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'Death panels' controversy: Is Obama avoiding Congress?

The Obama administration is set to expand options for 'end of life' counseling for Medicare recipients. The White House says it's practical. Sarah Palin says it's akin to 'death panels.'

By Staff writer / December 27, 2010

President Obama talks with Health and Human Services Secretary Kathleen Sebelius in the Oval Office Nov. 4. Health and Human Services has included expanded 'voluntary advance care planning' consultations in the rules it is writing for the health-care reform law. Critics deride the idea as 'death panels.'




In a move that could resuscitate the partisan battle over what Sarah Palin dubbed "death panels," the Obama administration is set to implement a controversial federal health-care provision by executive authority.

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The new rule would pay doctors to consult with Medicare patients who want voluntary counseling about health-care options in the case of terminal illness.

The Obama administration casts the change as minor, saying that these are common-sense discussions that doctors are already having with patients – and doctors should be reimbursed for them. Critics like Ms. Palin suggest that it is a step toward limiting care for those with terminal illnesses, which can be enormously expensive.

The shape of the debate in Washington is a hint of things to come during the next two years. With Republicans gaining new clout on Capitol Hill after the 2010 elections, President Obama could seek to bypass the Congress by executive authority. Other flash points concern new rules for greenhouse-gas emissions, mortgages, education, and credit cards.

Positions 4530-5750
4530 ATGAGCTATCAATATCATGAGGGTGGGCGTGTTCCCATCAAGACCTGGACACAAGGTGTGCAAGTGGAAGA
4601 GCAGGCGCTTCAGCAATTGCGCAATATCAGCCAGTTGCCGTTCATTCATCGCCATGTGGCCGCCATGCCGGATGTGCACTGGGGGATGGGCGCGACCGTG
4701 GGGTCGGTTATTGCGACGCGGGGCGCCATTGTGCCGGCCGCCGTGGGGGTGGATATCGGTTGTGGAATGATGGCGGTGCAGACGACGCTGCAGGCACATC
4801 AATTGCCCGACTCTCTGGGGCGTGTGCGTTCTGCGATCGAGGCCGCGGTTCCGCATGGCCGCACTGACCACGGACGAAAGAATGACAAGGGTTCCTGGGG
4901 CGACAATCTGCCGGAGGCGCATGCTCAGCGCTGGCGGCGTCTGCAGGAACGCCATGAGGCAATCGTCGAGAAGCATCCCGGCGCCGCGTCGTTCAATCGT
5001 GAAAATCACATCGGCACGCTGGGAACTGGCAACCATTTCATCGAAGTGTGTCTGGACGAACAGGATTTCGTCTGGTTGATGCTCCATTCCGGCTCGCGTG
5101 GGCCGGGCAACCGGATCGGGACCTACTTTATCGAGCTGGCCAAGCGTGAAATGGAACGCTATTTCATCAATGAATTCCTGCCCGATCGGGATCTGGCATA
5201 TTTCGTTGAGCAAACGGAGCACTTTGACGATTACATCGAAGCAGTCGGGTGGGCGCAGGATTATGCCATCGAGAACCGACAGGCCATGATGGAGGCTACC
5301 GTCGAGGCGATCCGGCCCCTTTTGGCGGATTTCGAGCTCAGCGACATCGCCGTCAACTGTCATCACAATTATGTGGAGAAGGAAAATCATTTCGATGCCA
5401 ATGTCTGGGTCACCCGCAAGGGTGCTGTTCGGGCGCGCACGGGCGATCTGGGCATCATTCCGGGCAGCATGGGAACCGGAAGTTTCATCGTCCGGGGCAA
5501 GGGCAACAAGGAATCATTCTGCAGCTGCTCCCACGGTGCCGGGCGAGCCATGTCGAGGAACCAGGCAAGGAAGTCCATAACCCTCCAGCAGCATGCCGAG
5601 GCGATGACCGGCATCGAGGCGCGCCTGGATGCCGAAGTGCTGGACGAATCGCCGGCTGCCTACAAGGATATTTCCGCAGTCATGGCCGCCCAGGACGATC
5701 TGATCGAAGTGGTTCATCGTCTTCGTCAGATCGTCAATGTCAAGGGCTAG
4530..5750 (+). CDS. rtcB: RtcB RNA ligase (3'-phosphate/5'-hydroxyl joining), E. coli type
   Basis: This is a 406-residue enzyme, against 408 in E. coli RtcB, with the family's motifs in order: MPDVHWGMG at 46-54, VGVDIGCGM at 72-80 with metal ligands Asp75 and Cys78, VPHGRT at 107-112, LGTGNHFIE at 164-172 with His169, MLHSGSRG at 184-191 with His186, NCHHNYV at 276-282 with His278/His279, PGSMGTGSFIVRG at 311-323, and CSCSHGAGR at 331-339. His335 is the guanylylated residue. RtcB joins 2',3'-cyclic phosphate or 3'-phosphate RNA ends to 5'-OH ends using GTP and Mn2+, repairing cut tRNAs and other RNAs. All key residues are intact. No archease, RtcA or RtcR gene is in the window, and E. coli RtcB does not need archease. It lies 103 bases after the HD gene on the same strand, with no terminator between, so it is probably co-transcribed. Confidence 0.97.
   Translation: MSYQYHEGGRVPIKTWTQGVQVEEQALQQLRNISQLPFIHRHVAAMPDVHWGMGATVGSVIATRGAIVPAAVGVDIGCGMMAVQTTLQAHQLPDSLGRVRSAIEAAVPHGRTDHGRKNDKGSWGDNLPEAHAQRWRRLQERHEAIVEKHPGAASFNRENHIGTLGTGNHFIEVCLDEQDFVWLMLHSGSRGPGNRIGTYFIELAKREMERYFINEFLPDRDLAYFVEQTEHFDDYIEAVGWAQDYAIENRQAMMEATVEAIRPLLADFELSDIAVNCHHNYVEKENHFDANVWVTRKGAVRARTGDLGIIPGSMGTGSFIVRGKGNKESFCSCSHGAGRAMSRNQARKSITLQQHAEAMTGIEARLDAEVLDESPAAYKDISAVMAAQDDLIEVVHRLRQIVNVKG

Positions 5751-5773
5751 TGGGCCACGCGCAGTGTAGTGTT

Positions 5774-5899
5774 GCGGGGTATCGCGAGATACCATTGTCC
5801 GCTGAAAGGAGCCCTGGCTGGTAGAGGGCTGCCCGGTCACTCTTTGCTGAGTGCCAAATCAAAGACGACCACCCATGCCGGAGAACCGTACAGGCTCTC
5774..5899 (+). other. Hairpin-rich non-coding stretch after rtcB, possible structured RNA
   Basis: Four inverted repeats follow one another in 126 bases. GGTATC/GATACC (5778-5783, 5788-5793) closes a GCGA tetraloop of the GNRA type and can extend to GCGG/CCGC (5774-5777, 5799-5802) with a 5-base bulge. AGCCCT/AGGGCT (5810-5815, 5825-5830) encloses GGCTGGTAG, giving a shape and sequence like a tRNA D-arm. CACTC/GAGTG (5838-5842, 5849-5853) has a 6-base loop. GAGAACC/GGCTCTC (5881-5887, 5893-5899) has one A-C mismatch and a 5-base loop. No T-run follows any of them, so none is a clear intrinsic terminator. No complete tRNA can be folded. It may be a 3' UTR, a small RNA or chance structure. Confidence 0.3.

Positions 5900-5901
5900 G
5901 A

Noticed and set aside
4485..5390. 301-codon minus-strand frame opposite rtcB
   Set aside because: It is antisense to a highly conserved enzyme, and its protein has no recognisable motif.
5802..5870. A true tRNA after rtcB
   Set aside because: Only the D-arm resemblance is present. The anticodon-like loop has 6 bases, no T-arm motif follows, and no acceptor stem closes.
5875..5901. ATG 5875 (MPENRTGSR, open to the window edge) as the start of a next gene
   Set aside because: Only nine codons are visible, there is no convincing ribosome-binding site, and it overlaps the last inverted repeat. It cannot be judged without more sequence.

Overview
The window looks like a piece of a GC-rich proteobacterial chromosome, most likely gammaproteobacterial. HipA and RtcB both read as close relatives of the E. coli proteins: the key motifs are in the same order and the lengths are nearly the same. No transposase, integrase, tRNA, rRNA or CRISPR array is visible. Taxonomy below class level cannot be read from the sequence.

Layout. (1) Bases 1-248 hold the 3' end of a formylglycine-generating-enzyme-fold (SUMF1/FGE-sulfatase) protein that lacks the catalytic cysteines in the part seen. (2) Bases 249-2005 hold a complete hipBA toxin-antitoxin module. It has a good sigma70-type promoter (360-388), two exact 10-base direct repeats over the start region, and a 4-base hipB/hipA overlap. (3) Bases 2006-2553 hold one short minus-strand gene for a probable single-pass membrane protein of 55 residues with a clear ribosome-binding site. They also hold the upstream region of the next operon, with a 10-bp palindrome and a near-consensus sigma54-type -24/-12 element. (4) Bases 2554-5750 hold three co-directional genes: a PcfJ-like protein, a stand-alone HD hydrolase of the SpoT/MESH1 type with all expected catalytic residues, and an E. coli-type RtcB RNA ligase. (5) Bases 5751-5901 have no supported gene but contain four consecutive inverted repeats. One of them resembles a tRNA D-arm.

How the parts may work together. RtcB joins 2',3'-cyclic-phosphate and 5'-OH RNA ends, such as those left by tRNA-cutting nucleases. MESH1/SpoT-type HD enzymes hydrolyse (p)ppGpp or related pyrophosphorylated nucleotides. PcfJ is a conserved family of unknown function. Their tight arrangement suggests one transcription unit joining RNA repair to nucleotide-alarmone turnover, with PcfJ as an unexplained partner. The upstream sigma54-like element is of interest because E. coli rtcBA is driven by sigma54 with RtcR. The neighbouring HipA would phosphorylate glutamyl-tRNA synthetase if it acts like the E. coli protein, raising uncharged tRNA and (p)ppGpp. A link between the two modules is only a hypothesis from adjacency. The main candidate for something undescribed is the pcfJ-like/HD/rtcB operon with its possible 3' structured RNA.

“You’ll see a lot of game playing between the House and White House in the new Congress,” says Larry Sabato, a political scientist at the University of Virginia. “The Republican House will try to squeeze and restrict through the law, and Obama will try to expand and augment through rulemaking.”

On this issue, however, Mr. Sabato sees potential political peril for Mr. Obama. “It’s an issue made-to-order for the Republican House in trying to counter 'ObamaCare,' and for Republican presidential candidates who will cite this as the first implementation outrage of many to come in health-care reform,” he says.

The power of Palin

A similar provision was dropped from the health insurance reform package in 2009 after Palin's "death panels" comment stoked a public backlash. But administration officials say the change is "a straightforward extension of policies adopted by the Bush administration."


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